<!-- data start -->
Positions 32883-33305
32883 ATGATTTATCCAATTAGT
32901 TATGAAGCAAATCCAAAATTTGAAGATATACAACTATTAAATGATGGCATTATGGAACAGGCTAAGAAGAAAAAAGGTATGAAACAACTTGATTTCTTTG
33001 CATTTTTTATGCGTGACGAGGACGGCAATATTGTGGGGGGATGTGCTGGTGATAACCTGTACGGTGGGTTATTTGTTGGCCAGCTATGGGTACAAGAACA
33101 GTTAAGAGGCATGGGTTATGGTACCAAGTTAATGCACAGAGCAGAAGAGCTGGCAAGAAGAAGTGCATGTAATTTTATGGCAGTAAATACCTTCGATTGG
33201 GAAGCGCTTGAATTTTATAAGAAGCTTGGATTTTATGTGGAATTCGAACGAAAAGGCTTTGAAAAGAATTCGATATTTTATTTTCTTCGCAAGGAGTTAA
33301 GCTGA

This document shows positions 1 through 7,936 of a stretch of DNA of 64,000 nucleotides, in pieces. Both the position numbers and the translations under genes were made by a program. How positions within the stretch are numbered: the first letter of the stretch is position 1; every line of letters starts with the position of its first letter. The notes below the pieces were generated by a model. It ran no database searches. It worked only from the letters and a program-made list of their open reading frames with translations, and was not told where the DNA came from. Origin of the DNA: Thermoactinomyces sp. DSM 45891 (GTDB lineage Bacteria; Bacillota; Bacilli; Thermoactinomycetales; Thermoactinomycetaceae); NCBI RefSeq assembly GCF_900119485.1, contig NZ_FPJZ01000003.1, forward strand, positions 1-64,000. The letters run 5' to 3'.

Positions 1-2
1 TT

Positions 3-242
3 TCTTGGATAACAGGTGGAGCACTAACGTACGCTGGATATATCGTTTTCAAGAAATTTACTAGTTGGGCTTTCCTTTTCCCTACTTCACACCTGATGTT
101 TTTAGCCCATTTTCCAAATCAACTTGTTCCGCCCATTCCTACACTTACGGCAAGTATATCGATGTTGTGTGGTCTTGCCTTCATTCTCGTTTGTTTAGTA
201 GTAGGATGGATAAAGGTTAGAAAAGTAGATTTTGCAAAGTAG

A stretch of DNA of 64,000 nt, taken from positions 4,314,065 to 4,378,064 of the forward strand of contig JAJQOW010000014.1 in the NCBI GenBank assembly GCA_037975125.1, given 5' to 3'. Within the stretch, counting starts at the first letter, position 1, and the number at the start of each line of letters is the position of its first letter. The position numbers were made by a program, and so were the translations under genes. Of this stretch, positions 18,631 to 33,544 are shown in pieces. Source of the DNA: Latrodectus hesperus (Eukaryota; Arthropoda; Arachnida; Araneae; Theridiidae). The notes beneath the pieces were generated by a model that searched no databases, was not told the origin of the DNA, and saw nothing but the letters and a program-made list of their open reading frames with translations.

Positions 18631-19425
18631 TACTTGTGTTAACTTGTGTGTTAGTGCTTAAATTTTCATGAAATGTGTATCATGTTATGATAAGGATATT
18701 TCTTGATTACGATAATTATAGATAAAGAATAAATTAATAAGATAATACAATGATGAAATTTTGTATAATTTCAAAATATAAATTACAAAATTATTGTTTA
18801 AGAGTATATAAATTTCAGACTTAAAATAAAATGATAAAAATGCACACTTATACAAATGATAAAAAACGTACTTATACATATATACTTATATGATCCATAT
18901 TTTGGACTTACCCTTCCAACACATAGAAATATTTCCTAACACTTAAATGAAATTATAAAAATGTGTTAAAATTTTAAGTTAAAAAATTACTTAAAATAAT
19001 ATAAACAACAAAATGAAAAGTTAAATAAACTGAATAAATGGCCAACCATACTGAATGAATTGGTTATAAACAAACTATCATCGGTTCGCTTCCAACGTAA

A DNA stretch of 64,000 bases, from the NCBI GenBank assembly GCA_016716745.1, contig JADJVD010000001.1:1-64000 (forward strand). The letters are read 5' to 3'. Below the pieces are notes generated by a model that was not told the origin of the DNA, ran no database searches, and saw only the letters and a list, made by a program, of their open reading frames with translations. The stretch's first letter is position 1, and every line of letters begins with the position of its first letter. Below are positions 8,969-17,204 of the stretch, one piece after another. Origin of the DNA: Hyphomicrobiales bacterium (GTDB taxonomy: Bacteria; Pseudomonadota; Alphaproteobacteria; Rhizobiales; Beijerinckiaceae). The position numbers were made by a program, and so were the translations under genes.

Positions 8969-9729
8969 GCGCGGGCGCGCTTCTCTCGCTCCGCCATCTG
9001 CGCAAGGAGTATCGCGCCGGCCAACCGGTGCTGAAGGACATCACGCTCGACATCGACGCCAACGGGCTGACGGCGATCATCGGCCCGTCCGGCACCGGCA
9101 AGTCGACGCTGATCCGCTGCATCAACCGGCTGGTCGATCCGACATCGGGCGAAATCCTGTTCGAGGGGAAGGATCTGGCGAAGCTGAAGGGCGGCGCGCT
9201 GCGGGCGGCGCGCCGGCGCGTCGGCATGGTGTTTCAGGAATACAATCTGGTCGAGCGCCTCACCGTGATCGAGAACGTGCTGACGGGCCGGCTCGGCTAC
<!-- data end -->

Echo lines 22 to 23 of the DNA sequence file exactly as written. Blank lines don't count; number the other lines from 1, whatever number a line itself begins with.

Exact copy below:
A DNA stretch of 64,000 bases, from the NCBI GenBank assembly GCA_016716745.1, contig JADJVD010000001.1:1-64000 (forward strand). The letters are read 5' to 3'. Below the pieces are notes generated by a model that was not told the origin of the DNA, ran no database searches, and saw only the letters and a list, made by a program, of their open reading frames with translations. The stretch's first letter is position 1, and every line of letters begins with the position of its first letter. Below are positions 8,969-17,204 of the stretch, one piece after another. Origin of the DNA: Hyphomicrobiales bacterium (GTDB taxonomy: Bacteria; Pseudomonadota; Alphaproteobacteria; Rhizobiales; Beijerinckiaceae). The position numbers were made by a program, and so were the translations under genes.

Positions 8969-9729